Fig. 9. Ganglion cells from the dog retina. a, giant ganglion cell whose cluster spreads in the first and a portion of the second sublayers; b, small ganglion cell whose multiple processes disappear in the fifth sublayer; c, giant cell whose cluster seems to spread mainly in the second sublayer; e, giant ganglion cell of the second sublayer; d, g, small ganglion cells with clusters in the fourth sublayer; f middle-sized ganglion cells destined for the first sublayer; h, another ganglion cell destined for the second and partially for the first sublayer; i, unstratified ganglion cell; A, B, C, spongioblasts (amacrine cells); L, lower terminal arborization of a bipolar cell. (From Cajal, 1892.)

neous. One part of the cortex was depicted as looking like any other. The first recognition that the cerebral cortex is not uniform in structure was made by an Italian medical student, Francesco Gennari, working in the newly re-founded University of Parma (Gennari, 1782; Glickstein and Rizzolatti, 1984). Gennari packed brains in ice, which allowed him to make clean, flat cuts through them. He noted a thin white line, and sometimes two lines within the cortex, running parallel to and about halfway between the pial surface above and the white matter below. The line coalesces into a prominent single stripe in the caudal part of brain, "in that region near the tentorium." Gennari first saw the stripe in 1776 and described it in his monograph De Peculiari (1782) some 6 years later (Fig. 1.3).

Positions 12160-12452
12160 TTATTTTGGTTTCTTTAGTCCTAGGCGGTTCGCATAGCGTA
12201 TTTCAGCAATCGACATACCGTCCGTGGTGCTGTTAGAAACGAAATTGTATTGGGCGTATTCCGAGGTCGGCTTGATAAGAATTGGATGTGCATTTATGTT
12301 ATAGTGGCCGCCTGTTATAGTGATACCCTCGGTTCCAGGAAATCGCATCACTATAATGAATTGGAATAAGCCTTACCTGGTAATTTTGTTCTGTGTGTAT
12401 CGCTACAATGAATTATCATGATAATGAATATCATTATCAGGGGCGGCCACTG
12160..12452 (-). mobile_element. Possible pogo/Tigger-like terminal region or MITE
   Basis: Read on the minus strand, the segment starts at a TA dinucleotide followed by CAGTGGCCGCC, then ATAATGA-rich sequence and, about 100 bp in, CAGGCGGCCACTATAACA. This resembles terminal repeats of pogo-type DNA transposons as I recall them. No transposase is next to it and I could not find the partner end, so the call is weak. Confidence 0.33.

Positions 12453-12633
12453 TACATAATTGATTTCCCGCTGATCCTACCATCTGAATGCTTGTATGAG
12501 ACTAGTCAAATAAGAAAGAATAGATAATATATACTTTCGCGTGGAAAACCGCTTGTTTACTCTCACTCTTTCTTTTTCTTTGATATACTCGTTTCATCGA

Gennari's monograph was published in a limited edition and he came from what was then an obscure university, so although it was cited by some authors, it was often ignored. The same cortical stripe was discovered independently a few years later by the more eminent anatomist Vicq D'Azyr. The stripe was described in his Traité D'Anatomie (1786) 3 years later. It was the Austrian anatomist Obersteiner (1888) who found Gennari's earlier description of the white line and named it the stripe of Gennari.

Although regional variability in cortical structure was soon accepted, there was no agreement about possible differences in the functions of different cortical areas. Two of the major authorities at the beginning of the nineteenth century, Gall (Gall and Spurzheim, 1810-1819) and Flourens (1824), held opposing views. Gall and his followers, the cranioscopists/phrenologists, asserted that the cerebral cortex is made up of a number of individual areas, each associated with a specific personality characteristic. If a person has a good memory, for example, the memory area of the cortex is relatively enlarged. Enlargement of a cortical area is associated with corresponding change in the shape of the skull, hence a bump on the head. Person-